OF EARLY OKOBOJO
first settler in the locality of Okobojo was Peter Brennan, who was a
squatter on a tract of land which surrounded the town-site on two sides,
his building being near a little plum grove about where the new residence
of George Bunch now situated. He "squatted" on that location
early in 1882 and remained in that part of the country for five or six
years and finally vanished, and as he was an old man at that time it is
not likely that he is now living.
The town was laid out in the spring of '83, before the county was organized. The first settlers to locate were Merit Sweney, town site agent, and part owner of the same, and A. C. Parsons, who started the first store near where the present McGannon store is located, and ran it through the first year of the town's history, selling it in the spring of '84 to Captain Bliss Sutherland, who operated it for several years before turning it over to his son, Frank, both of whom are now dead. This store passed through several hands as the years went along, finally getting into the possession of Alex McGannon, who now operates it
store was a hardware store, opened the summer of ‘84 by Captain W. W.
Stewart, who with H. R. Mills, of Port Huron had been induced by
mercantile ventures were in the way of a shoe store put in by John
Bradley, and when the town of Clifton finally vanished from the map, Norm
Willits, who had been operating a store at Clifton moved his building to
Okobojo and operated there for several years.
"hotel" accommodations were by the Bunch family. E. P. Bunch
filed on a tract of land adjoining the town and built a two-story building
which was used for that purpose. But before that his son, Charlie, had put
up a shack and was feeding the land prospectors who came out in the early
spring of 1883, but the new building was soon put up and different members
of the Bunch family operated it as a hotel for several years. This
building was later moved to the farm of James Bagby in Grandview township,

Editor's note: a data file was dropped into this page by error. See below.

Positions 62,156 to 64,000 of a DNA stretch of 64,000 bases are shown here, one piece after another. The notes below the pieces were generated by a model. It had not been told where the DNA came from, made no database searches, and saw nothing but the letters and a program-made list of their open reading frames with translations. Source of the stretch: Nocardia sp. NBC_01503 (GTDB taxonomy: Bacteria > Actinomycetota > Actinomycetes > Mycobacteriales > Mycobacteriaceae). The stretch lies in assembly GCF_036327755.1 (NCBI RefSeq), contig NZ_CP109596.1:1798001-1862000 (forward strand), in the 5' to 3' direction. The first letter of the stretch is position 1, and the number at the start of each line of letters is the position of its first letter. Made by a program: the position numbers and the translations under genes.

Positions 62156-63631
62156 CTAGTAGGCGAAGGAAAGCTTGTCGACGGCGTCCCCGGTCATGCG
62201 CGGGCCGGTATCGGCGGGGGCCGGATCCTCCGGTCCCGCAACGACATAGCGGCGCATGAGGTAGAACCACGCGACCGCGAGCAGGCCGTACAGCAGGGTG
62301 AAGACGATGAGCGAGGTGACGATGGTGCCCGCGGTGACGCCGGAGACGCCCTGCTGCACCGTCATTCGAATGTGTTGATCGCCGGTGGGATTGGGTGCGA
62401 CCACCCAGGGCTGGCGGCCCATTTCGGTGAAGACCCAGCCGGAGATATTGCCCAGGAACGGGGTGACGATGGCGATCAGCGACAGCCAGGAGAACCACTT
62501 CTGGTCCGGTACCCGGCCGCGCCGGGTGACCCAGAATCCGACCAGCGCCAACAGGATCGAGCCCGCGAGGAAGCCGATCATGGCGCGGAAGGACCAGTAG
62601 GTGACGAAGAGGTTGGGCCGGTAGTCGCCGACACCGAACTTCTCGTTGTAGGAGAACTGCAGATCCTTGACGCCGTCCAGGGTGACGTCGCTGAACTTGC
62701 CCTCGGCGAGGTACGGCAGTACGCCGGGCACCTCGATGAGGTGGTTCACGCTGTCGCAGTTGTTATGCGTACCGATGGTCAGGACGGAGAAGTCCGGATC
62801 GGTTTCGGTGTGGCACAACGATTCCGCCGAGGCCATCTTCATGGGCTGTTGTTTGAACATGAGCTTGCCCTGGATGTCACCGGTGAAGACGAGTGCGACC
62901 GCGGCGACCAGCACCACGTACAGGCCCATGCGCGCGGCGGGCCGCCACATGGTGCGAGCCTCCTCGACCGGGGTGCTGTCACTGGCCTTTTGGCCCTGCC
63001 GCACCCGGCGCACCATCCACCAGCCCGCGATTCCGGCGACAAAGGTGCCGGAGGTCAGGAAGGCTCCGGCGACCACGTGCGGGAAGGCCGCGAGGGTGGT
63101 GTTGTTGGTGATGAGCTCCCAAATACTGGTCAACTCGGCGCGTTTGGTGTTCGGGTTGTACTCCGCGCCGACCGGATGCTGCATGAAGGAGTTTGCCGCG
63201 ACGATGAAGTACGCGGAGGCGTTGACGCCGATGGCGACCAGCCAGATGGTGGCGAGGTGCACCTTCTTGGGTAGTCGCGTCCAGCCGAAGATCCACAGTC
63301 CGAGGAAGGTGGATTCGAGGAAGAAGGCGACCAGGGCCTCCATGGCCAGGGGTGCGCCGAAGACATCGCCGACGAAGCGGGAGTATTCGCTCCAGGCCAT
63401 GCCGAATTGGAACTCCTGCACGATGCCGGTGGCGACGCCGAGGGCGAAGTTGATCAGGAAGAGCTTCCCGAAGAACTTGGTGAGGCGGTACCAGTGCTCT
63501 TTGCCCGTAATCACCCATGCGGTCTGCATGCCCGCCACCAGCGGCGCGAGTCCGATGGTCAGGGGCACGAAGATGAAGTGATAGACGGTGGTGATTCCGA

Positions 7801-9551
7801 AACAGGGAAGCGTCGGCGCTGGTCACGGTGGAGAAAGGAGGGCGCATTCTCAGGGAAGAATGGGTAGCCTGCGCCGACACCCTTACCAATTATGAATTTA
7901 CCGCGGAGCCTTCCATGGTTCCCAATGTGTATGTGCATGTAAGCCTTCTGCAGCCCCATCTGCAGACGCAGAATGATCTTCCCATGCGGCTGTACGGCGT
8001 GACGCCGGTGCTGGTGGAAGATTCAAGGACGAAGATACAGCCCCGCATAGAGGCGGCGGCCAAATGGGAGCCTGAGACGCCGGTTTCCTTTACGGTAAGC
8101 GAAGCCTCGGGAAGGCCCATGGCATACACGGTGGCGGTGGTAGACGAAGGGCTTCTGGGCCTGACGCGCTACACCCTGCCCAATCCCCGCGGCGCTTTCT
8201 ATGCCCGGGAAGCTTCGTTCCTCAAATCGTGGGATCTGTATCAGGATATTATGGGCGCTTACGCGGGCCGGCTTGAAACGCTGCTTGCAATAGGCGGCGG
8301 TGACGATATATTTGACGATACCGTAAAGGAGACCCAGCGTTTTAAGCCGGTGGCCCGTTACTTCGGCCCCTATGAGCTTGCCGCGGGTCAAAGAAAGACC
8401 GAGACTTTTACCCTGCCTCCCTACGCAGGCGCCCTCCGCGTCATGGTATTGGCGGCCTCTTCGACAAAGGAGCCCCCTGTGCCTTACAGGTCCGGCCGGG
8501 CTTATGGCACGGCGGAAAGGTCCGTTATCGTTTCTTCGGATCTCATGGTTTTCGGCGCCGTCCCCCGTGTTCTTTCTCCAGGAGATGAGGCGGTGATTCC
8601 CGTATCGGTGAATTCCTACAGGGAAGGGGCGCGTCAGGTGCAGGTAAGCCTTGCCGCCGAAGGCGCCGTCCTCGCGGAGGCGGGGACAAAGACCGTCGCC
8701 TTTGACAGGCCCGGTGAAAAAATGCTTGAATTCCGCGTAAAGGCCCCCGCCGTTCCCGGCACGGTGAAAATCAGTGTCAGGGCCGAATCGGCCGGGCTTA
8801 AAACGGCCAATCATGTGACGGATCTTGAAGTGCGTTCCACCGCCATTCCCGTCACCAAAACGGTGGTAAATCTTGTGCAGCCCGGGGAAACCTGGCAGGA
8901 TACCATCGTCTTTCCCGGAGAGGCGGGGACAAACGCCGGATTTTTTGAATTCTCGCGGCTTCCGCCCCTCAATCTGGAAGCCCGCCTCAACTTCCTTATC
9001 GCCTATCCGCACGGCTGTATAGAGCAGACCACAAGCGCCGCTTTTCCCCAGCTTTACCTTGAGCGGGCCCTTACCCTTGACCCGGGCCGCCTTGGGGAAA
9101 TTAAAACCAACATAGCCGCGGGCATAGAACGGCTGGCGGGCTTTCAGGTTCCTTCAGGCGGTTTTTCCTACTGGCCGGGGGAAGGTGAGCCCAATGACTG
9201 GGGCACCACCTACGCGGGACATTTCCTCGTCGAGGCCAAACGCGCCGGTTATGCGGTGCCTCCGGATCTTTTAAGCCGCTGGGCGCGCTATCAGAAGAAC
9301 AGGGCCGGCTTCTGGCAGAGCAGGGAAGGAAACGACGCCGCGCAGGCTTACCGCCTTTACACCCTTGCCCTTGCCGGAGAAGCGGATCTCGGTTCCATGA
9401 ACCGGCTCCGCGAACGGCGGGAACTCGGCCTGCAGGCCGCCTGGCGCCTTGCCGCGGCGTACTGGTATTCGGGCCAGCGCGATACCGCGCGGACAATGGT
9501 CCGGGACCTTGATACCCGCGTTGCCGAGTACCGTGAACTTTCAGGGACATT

and later moved back to Okobojo, and is now on the farm of Hal Glessner,
just south of town.
The next move
in that direction was that of George Henderson, who lost his life on the
prairie while returning from Pierre with a load of lumber and fuel when an
early storm caught him. His team was found in the brush along the creek
the next morning and a party started out to hunt for him, but the day was
cold and stormy and the body was not found. The next day about twenty
horsemen spread out across the prairie and the body was found about two
miles south of town. This was the first tragic death in that locality.
Sweetland was the first loan agent, locating in 1883. He remained for
seven or eight years.
newspaper was printed in May, '84, by Frankhauser-and Travis. Frankhauser
soon drifted back to Michigan and A. C. Parsons joined in the business
which was later taken over by Travis; alone, who maintained it until 1892
when he sold it to John Glessner. After Mr. Glessner's death this paper
was sold to John Livingstone and by him to Will Green. After his death
Mrs. Green sold it to John and William Crawford who published it for
several years. In 1928 it was purchased by G. J. Zimmer, who published it
for a year from the office of the Onida Watchman at Onida, at which time
it died a natural death for lack of patronage.
W. W. Stewart and H. R. Mills took a share in the townsite they secured
the erection of a flouring mill in the fall of 1884. This was put up by T.
J. Brownlee, a young man from southern Illinois. He kept it in operation
for several years, but the fuel problem was too expensive, and this along
with the dry years and the failure of the wheat crop put an end to the
attempt, and the building was torn down.